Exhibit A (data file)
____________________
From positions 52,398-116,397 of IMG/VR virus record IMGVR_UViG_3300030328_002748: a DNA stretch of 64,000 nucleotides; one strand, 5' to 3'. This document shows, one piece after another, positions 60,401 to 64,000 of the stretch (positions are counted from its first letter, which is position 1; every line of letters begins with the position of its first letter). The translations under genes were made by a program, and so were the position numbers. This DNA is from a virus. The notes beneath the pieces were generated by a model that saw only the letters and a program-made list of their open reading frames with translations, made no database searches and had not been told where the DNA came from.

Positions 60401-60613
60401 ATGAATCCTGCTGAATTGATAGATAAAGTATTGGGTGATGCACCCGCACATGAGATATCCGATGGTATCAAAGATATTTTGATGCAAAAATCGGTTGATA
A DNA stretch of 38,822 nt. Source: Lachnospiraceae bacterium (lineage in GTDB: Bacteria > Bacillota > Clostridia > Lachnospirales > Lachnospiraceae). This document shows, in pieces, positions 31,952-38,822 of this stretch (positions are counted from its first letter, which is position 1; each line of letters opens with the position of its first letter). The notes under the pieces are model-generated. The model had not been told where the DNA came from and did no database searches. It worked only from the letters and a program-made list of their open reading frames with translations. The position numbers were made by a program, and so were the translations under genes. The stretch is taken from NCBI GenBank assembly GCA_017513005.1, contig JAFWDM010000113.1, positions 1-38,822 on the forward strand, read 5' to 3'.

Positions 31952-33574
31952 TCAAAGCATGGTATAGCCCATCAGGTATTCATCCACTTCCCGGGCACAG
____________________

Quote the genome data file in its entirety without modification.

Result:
From positions 52,398-116,397 of IMG/VR virus record IMGVR_UViG_3300030328_002748: a DNA stretch of 64,000 nucleotides; one strand, 5' to 3'. This document shows, one piece after another, positions 60,401 to 64,000 of the stretch (positions are counted from its first letter, which is position 1; every line of letters begins with the position of its first letter). The translations under genes were made by a program, and so were the position numbers. This DNA is from a virus. The notes beneath the pieces were generated by a model that saw only the letters and a program-made list of their open reading frames with translations, made no database searches and had not been told where the DNA came from.

Positions 60401-60613
60401 ATGAATCCTGCTGAATTGATAGATAAAGTATTGGGTGATGCACCCGCACATGAGATATCCGATGGTATCAAAGATATTTTGATGCAAAAATCGGTTGATA
A DNA stretch of 38,822 nt. Source: Lachnospiraceae bacterium (lineage in GTDB: Bacteria > Bacillota > Clostridia > Lachnospirales > Lachnospiraceae). This document shows, in pieces, positions 31,952-38,822 of this stretch (positions are counted from its first letter, which is position 1; each line of letters opens with the position of its first letter). The notes under the pieces are model-generated. The model had not been told where the DNA came from and did no database searches. It worked only from the letters and a program-made list of their open reading frames with translations. The position numbers were made by a program, and so were the translations under genes. The stretch is taken from NCBI GenBank assembly GCA_017513005.1, contig JAFWDM010000113.1, positions 1-38,822 on the forward strand, read 5' to 3'.

Positions 31952-33574
31952 TCAAAGCATGGTATAGCCCATCAGGTATTCATCCACTTCCCGGGCACAG